Regarding Comet: I have been using DWR from 1.x to latest 3.0 release candidate and I found it very good for enriching web apps. However, in my current project (using SproutCore) I found out, that DWR is not as flexible as I needed it. So I was currently looking into the Java implementation of Cometd ( Atmosphere is probably another candidate I look into.

Posted by Stefan Kleineikenscheidt on December 19, 2008 at 06:38 PM MST #

No, you wouldn't use Wicket or Tapestry or any of the component based web frameworks (and please don't mention Tapestry and Spring MVC as if they were the same kind of beast, because they are really not) for document oriented sites. You would use them for complex UIs, where you still care for things like supporting clients without Javascript, bookmarkable URLs/ indexability, and in general a more convenient programming model (static typing, no limitations on how you access your domain model, locality of reference) etc.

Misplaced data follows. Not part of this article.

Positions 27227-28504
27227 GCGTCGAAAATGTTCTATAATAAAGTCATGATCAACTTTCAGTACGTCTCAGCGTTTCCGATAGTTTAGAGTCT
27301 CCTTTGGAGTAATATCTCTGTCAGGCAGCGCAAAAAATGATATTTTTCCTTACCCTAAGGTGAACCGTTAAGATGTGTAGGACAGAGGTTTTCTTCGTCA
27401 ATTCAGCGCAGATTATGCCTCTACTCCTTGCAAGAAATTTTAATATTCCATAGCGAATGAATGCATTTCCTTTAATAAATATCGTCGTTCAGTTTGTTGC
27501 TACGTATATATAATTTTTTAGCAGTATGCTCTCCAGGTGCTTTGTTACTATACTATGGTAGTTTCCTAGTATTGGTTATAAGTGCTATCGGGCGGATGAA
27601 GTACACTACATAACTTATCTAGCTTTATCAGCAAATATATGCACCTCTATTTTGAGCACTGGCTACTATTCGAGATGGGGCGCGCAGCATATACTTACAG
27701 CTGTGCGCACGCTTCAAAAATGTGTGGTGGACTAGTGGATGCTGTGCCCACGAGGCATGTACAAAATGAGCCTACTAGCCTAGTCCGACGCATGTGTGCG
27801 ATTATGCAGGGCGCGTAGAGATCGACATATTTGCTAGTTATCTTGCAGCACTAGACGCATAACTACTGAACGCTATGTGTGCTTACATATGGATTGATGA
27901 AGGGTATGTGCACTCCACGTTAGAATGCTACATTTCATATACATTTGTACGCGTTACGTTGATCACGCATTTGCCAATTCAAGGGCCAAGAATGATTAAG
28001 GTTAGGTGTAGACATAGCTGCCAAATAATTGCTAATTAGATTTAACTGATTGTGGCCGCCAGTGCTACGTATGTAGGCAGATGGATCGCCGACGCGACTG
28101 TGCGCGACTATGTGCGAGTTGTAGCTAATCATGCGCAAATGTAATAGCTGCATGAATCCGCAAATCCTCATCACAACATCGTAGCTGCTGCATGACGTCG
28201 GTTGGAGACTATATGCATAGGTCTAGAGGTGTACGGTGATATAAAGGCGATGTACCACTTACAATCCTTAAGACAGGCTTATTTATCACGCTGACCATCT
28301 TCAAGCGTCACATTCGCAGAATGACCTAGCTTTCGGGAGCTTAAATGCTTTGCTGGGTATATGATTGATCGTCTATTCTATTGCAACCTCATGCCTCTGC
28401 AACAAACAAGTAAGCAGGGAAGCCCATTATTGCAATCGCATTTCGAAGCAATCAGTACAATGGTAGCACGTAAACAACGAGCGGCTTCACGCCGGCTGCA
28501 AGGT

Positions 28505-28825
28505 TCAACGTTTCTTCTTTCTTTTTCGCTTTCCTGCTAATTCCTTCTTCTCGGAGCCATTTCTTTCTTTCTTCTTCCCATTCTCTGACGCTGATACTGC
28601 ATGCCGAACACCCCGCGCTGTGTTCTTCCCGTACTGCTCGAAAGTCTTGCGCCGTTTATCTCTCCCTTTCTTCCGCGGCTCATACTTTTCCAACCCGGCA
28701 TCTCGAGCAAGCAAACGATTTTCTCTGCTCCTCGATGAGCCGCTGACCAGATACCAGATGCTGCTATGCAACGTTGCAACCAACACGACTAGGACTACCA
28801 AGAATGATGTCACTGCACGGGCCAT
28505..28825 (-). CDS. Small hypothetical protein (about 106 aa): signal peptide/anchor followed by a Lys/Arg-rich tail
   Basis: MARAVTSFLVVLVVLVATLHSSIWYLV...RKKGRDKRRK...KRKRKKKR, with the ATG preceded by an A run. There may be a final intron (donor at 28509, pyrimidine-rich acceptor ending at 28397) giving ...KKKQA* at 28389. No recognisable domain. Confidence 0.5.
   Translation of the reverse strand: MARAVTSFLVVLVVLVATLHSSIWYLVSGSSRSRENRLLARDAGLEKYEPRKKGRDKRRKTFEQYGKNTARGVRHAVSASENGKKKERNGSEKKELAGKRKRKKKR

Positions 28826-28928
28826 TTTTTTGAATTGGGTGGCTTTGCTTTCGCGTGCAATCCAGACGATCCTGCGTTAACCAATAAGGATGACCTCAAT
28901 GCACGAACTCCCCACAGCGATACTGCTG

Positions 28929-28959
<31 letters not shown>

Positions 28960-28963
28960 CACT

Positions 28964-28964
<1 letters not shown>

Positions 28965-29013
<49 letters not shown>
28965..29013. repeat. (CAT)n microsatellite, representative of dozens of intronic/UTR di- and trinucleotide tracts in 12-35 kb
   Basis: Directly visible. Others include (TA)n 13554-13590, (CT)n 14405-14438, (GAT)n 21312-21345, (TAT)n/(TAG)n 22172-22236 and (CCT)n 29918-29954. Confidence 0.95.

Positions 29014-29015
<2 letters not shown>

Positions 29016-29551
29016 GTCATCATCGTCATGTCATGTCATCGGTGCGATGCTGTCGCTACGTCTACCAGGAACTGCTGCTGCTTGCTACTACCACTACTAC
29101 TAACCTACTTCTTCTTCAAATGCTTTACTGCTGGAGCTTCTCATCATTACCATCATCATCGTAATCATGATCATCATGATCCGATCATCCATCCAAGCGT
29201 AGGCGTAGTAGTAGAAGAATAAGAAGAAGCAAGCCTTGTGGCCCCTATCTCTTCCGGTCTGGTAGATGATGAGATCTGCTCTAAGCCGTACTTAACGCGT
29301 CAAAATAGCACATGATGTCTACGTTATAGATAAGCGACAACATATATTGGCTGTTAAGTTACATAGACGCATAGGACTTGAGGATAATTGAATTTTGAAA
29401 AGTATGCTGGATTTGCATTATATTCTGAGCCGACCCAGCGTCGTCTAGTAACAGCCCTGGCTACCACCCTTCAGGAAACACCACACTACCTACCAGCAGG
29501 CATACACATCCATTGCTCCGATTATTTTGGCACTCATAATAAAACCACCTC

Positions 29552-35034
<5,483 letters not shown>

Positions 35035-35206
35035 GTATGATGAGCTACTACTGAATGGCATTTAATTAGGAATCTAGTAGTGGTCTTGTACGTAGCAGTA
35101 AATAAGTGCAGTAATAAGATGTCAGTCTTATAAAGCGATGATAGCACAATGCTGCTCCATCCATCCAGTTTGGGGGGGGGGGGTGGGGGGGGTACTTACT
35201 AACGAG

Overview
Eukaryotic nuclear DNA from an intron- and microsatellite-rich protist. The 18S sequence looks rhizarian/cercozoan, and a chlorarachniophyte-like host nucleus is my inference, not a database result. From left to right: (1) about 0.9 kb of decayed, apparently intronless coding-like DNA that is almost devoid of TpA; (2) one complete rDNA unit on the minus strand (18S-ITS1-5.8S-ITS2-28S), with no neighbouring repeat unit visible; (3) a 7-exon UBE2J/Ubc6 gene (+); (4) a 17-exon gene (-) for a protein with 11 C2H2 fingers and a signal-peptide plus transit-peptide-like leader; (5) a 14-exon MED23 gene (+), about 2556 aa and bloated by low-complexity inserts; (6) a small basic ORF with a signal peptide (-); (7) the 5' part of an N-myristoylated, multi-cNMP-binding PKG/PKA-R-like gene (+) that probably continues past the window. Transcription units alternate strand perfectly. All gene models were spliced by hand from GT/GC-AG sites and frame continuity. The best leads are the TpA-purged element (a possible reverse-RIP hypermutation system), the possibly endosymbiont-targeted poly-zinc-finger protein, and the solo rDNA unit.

Posted by Eelco on December 19, 2008 at 06:54 PM MST #

Since this has turned into a "You can solve your problems much easier with X instead of y"-thread, I will add another interesting link, also it does not solve the "dojo comet problem".

Java Shared Transacted Memory for GWT



Posted by Sakuraba on December 20, 2008 at 08:05 AM MST #

What about using: and a normal servlet in web.xml?

Posted by Toby on May 17, 2011 at 01:39 PM MDT #

FYI, I have integrated tapestry and cometd here:

  • Zero Javascript required
  • Fully configurable
  • Use Tapestry templates to format incoming messages
  • POJO messages (use strings or custom objects)
  • Built on top of the rock solid CometD library
  • Supports Jetty Continuations
  • Topic abstraction (on top of CometD channels)
  • Choice of client update strategies when a message arrives (append, prepend or replace)
  • Custom authorization
  • Custom subscription listeners

Posted by Lance on June 25, 2012 at 01:50 PM MDT #